10 surprising hot spots for software developer jobs in the United States


Silicon Valley is over, and the Midwest is in it, at least when it comes to developer jobs. Here are the main areas of technology jobs based on supply and demand.

A study by low-code company Mendix compared job openings in a particular area with the number of software developers living in that same area to understand supply and demand by state and county.

Image: Mendix

There is a shortage of software developers in Central America, offering technologists new opportunities beyond Silicon Valley, according to Mendix Software Developer Drought Index released Thursday.

The index, which analyzed more than three million U.S. households combined with a detailed geo-analysis of more than 2,000 July 2020 job postings for U.S. software developers, showed where the highest demand is. and the lowest bid for software developers across the country. The gap is greatest in Central America, with a few exceptions.

The index also found that 92% of job postings still indicate a specific location in the job description despite the recent shift to remote working during the COVID-19 pandemic.

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The areas with the highest demand for developers and the lowest supply are:

  1. Cumberland County, New Jersey
  2. Minnehaha County, SD
  3. Pontotoc County, MS
  4. Ouachita County, AK
  5. Rock Island County, Illinois
  6. Iroquois County, Illinois
  7. Ector County, Texas
  8. Morgan County, Utah
  9. Roanoke County, Virginia
  10. Stearns County, Minnesota

Researchers looked at jobs posted in July on Glassdoor, Indeed, and Monster to measure demand. Mendix, a Siemens company specializing in developing low-code business applications, collaborated with research firm Reputation Leaders to conduct the study.

At the state level, the states with the largest gap between supply and demand for software developers are:

  1. South Dakota
  2. Utah
  3. Nebraska
  4. Rhode Island
  5. Alabama
  6. Maryland
  7. Virginia
  8. Illinois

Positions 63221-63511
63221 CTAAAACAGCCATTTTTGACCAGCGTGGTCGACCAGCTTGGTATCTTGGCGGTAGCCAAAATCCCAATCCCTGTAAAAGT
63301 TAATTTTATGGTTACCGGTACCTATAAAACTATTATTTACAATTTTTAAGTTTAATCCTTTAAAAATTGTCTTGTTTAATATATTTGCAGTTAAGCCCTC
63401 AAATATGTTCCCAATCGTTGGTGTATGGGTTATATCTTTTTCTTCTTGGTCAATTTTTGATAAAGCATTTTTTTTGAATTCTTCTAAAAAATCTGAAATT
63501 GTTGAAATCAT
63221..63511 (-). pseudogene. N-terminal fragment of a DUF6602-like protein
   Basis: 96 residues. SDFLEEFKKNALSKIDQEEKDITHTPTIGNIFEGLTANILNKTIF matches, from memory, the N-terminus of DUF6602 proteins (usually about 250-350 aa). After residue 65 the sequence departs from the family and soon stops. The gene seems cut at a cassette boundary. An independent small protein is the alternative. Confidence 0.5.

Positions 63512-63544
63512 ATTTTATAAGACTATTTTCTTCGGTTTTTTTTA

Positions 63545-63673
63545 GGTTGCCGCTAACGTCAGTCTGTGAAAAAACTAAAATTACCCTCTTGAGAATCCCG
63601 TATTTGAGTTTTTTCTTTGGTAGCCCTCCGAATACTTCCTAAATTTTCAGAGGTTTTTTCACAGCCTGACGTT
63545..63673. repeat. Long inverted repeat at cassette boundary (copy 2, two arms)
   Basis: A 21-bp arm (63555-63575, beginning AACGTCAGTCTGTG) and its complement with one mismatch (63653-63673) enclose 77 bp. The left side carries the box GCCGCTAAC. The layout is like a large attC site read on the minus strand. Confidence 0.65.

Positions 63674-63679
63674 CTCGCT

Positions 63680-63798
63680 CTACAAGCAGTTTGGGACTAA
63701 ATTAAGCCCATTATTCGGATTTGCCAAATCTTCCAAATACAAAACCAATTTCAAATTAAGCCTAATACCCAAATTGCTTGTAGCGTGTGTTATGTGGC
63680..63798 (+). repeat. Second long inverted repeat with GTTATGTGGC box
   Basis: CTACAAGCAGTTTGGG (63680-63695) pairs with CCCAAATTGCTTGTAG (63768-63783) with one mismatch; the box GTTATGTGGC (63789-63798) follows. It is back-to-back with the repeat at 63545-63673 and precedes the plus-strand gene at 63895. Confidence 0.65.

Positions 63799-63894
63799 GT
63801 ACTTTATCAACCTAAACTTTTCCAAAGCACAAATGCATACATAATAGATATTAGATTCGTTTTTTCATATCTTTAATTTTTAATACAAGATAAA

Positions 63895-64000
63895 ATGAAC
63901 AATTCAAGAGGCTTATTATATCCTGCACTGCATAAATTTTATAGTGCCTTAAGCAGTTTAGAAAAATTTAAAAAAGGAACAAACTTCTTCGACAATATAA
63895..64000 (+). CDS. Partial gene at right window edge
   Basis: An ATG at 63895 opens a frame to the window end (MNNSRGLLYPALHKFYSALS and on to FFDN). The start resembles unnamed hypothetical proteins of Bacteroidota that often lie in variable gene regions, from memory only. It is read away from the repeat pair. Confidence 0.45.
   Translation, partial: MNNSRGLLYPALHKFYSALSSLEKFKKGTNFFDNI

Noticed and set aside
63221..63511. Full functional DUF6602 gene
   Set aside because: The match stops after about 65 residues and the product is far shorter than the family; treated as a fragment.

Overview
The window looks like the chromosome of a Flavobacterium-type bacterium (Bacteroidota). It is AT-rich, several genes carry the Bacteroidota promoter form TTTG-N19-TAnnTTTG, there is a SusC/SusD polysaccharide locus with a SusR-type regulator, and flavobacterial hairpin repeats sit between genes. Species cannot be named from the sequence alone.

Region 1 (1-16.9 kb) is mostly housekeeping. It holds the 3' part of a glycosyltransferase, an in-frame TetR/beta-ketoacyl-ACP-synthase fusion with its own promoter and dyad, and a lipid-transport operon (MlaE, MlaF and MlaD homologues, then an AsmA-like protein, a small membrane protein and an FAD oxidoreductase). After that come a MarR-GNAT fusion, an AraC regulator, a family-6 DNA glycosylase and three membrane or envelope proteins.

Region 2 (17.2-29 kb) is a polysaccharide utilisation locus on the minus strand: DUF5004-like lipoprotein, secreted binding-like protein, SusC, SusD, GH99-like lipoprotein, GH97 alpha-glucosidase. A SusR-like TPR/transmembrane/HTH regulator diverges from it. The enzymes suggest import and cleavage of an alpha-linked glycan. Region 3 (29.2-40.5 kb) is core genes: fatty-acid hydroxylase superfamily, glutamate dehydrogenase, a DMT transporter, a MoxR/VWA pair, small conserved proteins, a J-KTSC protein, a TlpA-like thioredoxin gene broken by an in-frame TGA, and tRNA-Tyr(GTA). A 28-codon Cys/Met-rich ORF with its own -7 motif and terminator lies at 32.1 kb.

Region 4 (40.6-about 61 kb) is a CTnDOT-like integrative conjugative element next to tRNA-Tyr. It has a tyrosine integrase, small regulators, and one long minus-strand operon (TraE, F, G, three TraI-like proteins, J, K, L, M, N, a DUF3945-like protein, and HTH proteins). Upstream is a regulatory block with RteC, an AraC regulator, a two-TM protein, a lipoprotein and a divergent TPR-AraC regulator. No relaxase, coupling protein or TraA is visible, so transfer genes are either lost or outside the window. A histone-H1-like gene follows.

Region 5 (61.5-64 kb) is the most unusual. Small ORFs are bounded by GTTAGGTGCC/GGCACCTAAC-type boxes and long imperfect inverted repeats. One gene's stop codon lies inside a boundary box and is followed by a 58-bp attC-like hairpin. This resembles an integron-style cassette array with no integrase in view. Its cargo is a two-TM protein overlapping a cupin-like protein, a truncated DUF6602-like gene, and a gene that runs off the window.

9. Wisconsin
  10. Vermont

Sheryl Koenigsberg, global director of product marketing at Mendix, said employers have several options to address this talent shortage:

  1. Retrain local workers.
  2. Find incentives to hire new computer science graduates in small towns and rural areas.
  3. Expand the group of people who can participate in software development.
  4. Provide remote ways to collaborate and work.

Koenigsberg said low-code solutions make it easier to implement many of these strategies, especially supporting a distributed team with business leaders and developers in different locations.

“It’s easier to retrain people and move someone from using Power BI to building a software product,” she said.

A low-code approach also reduces the amount of rework caused by a mismatch between the requirements stated at the start of a project and what a sales team actually wants.

“The mismatches between what the businessman wants and what IT provides are resolved earlier in the process, so there is only a 15% redesign instead of 60%,” he said. she declared.

Koenigsberg said the strength of Mendix’s low-code approach is that citizen developers and professional developers use the same platform.

“There is only one governance and publication methodology, no matter who writes the code,” she said. “If an accountant creates something, a senior developer doesn’t have to go fix it if they want to evolve the solution.”

Koenigsberg said the survey reinforces Mendix’s investments in collaboration as an important part of software development and work in general.

The study also looked at average commute times and rents in counties with the greatest talent shortages. The average monthly rent among the top 10 counties was $ 707, compared to $ 1,001 for the United States as a whole. The journey time was 22 minutes compared to 28 minutes for the whole of the United States.

To relate the supply of talented developers to demand in the job market, Reputation Leaders used data from the 2018 American Community Survey to determine the number of IT professionals in a particular county. Reputation leaders also used ACS data to determine salaries, commute time and rental costs in each county. The researchers ranked unfilled jobs at the city level, which was aggregated to the county total. The demand index is the number of job vacancies per 100,000 people in a given geographic area.

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